Two Weeks They Said— Pennsylvania
Two weeks they said; everything would return to normal.
One month they said; everything would return to how it was.
A little more than a year has passed yet schools are still virtual, people are still social distancing, and small businesses are still trying to get back on their feet.
The first few days of quarantine were a bliss to students like myself who were burned out from school work, large projects, waking up early, sleeping late, studying, etc. In fact, I hoped for a nice, “extended” spring break. With no required schoolwork, I had the time to pursue the leisure activities that I seldom had time to do with school taking up most of my time. I was able to start art projects that I’d been meaning to start, cook and bake new things, read the books that I’d stacked up but never had the time to read. Most importantly, I was granted time for myself: to reflect on my past, my present, and my future.
It wasn’t until about a month later that I started to feel lost. When both my parents were infected, I had no idea what my future would entail. There was little known about the virus and with the number of deaths climbing and stories of people’s frightful symptoms clouding our minds, we were wary of what stood before us. This incredible change in our lives, which I had once considered manageable, became a nightmare. I realized then that this pandemic forced me to accept something that I didn't know I didn’t want. I had no say and no power; I was utterly lost in those beginning months. But motivational videos and blog posts and friends managed to keep my spirits up.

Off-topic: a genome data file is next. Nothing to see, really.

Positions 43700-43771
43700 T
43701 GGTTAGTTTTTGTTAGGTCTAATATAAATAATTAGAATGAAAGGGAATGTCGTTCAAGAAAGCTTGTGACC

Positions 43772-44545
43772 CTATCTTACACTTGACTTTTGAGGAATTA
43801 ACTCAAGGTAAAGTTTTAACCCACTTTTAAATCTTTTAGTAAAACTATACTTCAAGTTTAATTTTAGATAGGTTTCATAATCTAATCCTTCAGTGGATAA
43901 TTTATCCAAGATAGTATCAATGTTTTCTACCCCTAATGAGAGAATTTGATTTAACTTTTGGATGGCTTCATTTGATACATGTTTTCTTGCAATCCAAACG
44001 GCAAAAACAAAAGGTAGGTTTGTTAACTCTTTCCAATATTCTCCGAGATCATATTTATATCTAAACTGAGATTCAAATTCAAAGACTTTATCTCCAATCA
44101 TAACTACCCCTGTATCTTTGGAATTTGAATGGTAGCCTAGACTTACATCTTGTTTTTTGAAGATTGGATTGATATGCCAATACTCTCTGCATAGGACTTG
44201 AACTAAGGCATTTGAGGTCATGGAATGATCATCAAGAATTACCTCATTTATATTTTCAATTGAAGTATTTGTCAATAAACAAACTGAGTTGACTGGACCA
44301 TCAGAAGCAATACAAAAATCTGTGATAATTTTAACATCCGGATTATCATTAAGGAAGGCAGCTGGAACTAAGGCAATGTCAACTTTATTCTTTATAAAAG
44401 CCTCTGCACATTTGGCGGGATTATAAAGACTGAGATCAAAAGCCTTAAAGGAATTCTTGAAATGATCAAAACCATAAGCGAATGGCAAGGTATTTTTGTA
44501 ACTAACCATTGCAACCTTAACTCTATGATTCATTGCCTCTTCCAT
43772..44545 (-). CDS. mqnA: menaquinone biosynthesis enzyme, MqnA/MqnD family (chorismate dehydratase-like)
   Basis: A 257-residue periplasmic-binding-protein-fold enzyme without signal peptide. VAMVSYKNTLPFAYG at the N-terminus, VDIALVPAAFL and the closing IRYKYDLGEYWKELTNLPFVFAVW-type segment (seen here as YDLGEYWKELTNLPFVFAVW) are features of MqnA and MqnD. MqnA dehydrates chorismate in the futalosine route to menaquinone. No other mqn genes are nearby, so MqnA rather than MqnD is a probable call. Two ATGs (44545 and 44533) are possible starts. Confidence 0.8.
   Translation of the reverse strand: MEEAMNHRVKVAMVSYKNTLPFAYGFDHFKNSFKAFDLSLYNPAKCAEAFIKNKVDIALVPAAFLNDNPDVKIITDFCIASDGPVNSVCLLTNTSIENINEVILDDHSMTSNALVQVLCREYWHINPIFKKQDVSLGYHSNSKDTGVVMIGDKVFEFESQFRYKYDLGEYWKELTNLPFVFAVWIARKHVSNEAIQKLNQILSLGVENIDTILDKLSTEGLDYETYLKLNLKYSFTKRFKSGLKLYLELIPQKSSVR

As the weather started to warm up, the iciness that built up in my heart thawed. My parents healed and a large portion of my worries melted away. But that didn’t take away my longing to see my friends, my locker, and the world as it was before COVID-19 again.
Now after a little more than a year has passed, virtual school feels a little too normal for comfort and I am itching to return to the building. The vaccines are being distributed and several schools have returned to an in-person/ hybrid model. New businesses continue to thrive and restaurants have improvised setting arrangements. I have learned a lot throughout the pandemic; a lot of people have. We learned things that we never thought we’d learn if COVID did not strike. I learned to move on. As frustrating as it was to blame something I could not control for change, I learned to accept the good things that came out of it. We all have to if we wish to rise out of the well that COVID has trapped us in. For once in about a year, I am excited for what’s to come. Through the emotional rollercoaster that the pandemic has trapped me in for one year, I am ready for it to make its complete stop — to allow everyone to finally exit.
— Annetta Yuwono, 16